Missoula a Starting Point for League of Talented Comedians
This article is courtesy of www.makeitmissoula.com
By TOR HAUGAN
In the ‘80s in Missoula, young jugglers would gather in Caras Park to meet like-minded people and practice throwing things in the air. Some would go out and hustle their talents, getting hired to juggle in front of car dealerships or to perform at other small, paid gigs.
No one saw it coming, but some of those kids would go on to be comedians.
Although it has grown in the decades since, Missoula is home to a modest comedy scene, with comedy nights at the Broadway Inn on the last Tuesday night of the month and at the Union Club on the first Thursday of the month. Missoula’s circuit may lack the scale and vibrancy that larger cities have, but the Garden City has served as a starting point for a sizable group of successful comedians.
Eric Haines was juggling in Caras Park in his early days, and he picked up gigs as a singer at funerals and weddings, and as a juggling performer. Along the way, he developed skills in comedy.
Haines remembers early performances at the Southgate Mall, when he was trying hard to juggle, but couldn’t seem to keep everything in the air.
“Juggling and comedy go hand in hand because eventually you’re gonna drop something. To keep the audience on your side, you have to make a joke about it,” he said. “In the end, comedy is all about failure.”
His efforts to keep his audience were so good, people started to think maybe he was messing up on purpose.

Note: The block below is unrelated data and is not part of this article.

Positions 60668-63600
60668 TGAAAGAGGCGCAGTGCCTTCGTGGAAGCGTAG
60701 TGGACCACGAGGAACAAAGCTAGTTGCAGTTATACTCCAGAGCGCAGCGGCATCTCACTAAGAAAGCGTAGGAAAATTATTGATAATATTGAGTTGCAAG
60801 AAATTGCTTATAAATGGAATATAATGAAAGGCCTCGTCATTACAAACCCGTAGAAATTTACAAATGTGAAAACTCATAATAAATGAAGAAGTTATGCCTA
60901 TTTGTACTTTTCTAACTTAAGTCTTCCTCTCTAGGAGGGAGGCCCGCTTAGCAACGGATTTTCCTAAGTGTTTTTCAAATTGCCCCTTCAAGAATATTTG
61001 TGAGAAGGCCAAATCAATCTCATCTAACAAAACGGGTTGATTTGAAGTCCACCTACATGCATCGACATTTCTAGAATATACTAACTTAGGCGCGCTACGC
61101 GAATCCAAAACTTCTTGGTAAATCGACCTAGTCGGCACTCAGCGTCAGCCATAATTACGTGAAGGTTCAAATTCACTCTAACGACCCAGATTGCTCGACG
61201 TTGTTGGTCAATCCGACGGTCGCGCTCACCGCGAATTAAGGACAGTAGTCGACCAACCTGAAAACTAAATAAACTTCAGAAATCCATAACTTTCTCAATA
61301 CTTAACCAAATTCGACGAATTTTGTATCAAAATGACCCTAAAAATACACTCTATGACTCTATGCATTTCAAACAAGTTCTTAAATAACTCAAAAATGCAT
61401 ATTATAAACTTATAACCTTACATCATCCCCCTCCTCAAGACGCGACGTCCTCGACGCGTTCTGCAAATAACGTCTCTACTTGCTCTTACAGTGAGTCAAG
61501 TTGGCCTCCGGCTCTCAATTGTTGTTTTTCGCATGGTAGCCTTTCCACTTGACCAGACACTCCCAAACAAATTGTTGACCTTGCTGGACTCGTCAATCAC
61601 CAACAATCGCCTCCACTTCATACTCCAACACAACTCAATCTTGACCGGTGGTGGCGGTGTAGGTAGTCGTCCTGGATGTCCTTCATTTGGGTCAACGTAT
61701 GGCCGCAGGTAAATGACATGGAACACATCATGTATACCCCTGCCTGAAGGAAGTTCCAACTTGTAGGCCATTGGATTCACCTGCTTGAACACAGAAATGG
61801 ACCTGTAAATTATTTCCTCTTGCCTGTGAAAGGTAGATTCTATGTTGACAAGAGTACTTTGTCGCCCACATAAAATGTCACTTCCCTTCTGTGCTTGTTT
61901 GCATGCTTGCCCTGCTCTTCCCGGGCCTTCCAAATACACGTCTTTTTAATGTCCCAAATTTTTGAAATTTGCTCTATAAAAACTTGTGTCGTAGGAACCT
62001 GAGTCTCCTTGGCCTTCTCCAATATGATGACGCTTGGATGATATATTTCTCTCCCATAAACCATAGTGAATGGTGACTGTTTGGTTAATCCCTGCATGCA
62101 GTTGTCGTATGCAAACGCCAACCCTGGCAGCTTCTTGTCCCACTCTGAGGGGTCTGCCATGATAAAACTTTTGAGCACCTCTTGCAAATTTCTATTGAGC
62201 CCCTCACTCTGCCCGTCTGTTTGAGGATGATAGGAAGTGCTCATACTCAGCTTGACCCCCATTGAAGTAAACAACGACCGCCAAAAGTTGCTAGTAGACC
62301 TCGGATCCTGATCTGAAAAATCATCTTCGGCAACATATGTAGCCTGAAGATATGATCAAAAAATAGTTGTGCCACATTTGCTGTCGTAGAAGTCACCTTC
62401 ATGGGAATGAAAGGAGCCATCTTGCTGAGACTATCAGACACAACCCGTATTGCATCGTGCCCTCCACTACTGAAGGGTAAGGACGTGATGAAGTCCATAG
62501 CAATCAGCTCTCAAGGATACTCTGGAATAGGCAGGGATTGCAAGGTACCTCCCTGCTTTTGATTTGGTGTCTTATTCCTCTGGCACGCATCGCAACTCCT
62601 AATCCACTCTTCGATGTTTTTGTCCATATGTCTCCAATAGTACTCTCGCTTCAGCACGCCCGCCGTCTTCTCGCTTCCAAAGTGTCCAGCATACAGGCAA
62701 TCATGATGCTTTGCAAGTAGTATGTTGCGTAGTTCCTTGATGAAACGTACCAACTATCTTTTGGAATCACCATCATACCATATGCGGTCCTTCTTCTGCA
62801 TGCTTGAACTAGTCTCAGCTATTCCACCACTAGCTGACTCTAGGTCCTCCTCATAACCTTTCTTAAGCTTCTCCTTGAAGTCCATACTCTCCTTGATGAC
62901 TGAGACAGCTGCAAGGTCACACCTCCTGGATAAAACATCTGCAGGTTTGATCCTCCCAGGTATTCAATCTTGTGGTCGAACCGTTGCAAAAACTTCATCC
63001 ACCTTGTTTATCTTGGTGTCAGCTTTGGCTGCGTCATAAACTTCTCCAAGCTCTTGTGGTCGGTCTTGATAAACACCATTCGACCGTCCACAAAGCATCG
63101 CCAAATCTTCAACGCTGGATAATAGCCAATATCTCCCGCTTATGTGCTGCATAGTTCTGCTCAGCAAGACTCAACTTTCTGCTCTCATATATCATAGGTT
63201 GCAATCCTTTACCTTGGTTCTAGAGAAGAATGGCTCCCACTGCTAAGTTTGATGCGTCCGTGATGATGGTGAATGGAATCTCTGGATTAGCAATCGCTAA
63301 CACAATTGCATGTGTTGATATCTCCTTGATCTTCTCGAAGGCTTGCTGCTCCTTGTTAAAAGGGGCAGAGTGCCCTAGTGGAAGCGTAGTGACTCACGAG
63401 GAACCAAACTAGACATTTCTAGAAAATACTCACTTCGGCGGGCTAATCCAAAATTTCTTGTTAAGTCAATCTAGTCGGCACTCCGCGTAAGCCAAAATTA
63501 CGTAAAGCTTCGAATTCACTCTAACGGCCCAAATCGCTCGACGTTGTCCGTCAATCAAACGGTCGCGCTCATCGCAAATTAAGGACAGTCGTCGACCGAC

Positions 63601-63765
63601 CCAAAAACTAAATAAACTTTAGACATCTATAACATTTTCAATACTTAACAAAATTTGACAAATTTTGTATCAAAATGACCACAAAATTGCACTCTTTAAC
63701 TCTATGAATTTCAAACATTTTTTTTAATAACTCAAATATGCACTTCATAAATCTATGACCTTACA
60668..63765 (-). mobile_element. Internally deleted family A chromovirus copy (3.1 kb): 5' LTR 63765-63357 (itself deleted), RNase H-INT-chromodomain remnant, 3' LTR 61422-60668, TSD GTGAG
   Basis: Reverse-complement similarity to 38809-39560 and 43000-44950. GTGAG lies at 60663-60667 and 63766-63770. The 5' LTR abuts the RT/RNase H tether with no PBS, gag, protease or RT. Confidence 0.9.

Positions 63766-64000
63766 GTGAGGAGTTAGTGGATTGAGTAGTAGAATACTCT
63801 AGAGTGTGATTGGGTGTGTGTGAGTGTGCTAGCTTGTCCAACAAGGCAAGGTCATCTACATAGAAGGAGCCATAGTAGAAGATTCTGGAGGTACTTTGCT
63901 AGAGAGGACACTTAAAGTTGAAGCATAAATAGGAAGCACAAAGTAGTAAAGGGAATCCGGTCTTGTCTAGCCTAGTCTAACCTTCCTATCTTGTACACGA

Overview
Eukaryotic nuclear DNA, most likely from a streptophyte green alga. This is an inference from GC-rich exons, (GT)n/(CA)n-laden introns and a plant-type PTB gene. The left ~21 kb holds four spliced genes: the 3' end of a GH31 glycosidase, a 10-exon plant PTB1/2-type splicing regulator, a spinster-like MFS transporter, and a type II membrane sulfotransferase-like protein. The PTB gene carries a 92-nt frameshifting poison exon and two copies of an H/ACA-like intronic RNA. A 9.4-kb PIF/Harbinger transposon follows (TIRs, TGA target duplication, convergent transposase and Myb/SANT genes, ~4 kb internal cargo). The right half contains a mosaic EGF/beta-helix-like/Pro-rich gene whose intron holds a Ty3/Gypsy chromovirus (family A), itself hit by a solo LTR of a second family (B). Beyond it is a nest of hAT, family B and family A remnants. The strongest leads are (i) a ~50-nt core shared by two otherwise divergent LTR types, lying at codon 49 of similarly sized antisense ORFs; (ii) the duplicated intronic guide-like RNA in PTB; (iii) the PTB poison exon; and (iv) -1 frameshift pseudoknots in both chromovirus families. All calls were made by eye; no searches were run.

His gigs here ran the gamut. He performed at a medical conference and at Grizzly games as the chicken mascot of a local radio station before moving on.
Haines has lived in the Seattle area for about seven years and now he performs mostly in a nine-state area in the western part of the country. He’s been on stage everywhere from biker bars to comedy clubs to family events. His skills as a performer are also multifaceted: He’s a comedian, a stilt-walker, a juggler, and a one-man band.
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Similar to Haines, Morgan Preston’s entry into the world of standup was through juggling and stilt-walking. He had a group of friends who were hustling for gigs when he was about 10 or 11 years old. They would land jobs from time to time, like the year he and a few others were hired to welcome students back to the University of Montana.
At around age 15 or 16, Preston started developing his standup chops, and juggling eventually faded out of his act. Preston moved at age 17, but trying to get gigs and stage time in Missoula were valuable experiences for the young comic. During his time in Montana, he performed in the streets and played at bars, and Preston said that Montana was a great training ground.
“I would not be the comic that I am now if I wouldn’t have lived there,” he said, referring to the hustling he had to do here.
Preston now lives in the Seattle area, as well. He has headlined shows in Los Angeles, Las Vegas, and New York City. He owns a production company, Bolt Media, which is producing the movie “One Minute Comic: The Story of Rob Sampson.” Preston is also involved in producing shows at the Parlor Live, a Bellevue, Wash., comedy club that has featured performances by Jerry Seinfeld and Saturday Night Live alum Jim Bruer.
To make a living, whether in Missoula or Seattle, both Preston and Haines had to expand beyond comedy clubs.